- Nano Commentary
- Open Access
Comparative studies of Al-doped ZnO and Ga-doped ZnO transparent conducting oxide thin films
© Jun et al.; licensee Springer. 2012
- Received: 5 October 2012
- Accepted: 16 November 2012
- Published: 22 November 2012
We have investigated the influences of aluminum and gallium dopants (0 to 2.0 mol%) on zinc oxide (ZnO) thin films regarding crystallization and electrical and optical properties for application in transparent conducting oxide devices. Al- and Ga-doped ZnO thin films were deposited on glass substrates (corning 1737) by sol–gel spin-coating process. As a starting material, AlCl3⋅6H2O, Ga(NO3)2, and Zn(CH3COO)2⋅2H2O were used. A lowest sheet resistance of 3.3 × 103 Ω/□ was obtained for the GZO thin film doped with 1.5 mol% of Ga after post-annealing at 650°C for 60 min in air. All the films showed more than 85% transparency in the visible region. We have studied the structural and microstructural properties as a function of Al and Ga concentrations through X-ray diffraction and scanning electron microscopy analysis. In addition, the optical bandgap and photoluminescence were estimated.
- Transparent conducting oxide
- Thin films
Transparent conducting oxide (TCO) films have been intensively investigated for optical and electrical applications, such as flat-panel displays, liquid crystal displays, organic light-emitting diodes, thin-film transistors, and thin-film solar cells[1–4]. TCO thin films should have low resistivity, high transmittance in the visible region (400 to 800 nm), and high thermal/chemical stability[5, 6]. In most cases, indium tin oxide (ITO) has been widely employed as a TCO material because of its superb electrical and optical properties. However, ITO has low stability, high toxicity, and high cost and is a rare material, motivating efforts to develop alternatives.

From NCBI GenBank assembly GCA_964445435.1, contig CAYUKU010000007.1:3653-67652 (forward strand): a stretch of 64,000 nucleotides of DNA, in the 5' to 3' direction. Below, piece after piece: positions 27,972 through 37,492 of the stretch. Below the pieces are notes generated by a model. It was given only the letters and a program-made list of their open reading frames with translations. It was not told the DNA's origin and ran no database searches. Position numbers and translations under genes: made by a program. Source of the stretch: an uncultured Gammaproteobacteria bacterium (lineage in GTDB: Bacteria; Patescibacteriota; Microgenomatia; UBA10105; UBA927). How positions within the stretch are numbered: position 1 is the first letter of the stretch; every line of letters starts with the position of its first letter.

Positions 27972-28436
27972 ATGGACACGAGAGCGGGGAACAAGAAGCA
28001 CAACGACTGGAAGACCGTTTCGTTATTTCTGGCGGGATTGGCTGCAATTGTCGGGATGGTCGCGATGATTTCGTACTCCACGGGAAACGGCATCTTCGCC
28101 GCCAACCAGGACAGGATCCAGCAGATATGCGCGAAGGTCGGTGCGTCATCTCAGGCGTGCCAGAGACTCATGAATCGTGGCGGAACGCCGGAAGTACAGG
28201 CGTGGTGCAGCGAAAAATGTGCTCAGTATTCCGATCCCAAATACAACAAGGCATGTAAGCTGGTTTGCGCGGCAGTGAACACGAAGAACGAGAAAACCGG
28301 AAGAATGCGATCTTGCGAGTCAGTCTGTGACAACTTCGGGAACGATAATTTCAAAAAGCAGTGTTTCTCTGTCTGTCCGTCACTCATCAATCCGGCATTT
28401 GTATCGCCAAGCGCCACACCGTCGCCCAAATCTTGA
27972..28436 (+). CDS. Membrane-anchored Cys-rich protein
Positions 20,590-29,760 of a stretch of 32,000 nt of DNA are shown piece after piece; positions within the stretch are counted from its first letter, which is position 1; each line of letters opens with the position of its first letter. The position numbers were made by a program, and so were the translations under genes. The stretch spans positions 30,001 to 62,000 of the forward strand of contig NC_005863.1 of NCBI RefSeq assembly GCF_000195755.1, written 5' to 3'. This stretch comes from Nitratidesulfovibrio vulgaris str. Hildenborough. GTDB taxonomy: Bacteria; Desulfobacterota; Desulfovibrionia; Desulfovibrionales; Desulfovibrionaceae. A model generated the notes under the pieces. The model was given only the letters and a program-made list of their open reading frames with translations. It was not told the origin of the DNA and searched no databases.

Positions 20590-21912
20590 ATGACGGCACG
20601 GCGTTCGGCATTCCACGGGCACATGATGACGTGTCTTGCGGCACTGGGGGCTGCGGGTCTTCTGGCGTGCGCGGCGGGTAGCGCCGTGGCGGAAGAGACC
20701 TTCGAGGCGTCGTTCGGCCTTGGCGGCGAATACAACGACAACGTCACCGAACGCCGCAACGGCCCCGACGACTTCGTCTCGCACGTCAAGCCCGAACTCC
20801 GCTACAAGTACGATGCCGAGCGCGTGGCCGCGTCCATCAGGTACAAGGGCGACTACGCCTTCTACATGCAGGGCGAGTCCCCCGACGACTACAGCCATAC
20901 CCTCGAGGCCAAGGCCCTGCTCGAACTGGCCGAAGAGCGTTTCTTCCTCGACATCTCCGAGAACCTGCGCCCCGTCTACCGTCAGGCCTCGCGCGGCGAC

Recently, zinc oxide (ZnO) has been regarded as a promising candidate to replace ITO due to its low cost and excellent properties as compared with ITO. For the purpose of improving the electrical conductivity and optical transmittance of ZnO thin films, group III elements such as boron, aluminum, gallium, and indium are usually introduced to ZnO. Undoped and doped ZnO thin films have been prepared by a variety of thin film deposition techniques, such as chemical vapor deposition, DC and RF magnetron sputtering, electron beam evaporation, thermal plasma, pulsed laser deposition, metal organic chemical vapor deposition, spray pyrolysis, and sol–gel method[9–17].
In this study, Al-doped ZnO (hereafter AZO) and Ga-doped ZnO (hereafter GZO) thin films were prepared by sol–gel spin-coating method since this particular technique offers several advantages, such as large deposition area, simple equipment, low fabrication cost, and high homogeneity of the precursor. We compare the effects of Al and Ga dopants on the microstructure, electrical, and optical properties of the AZO and GZO thin films as a function of doping concentration.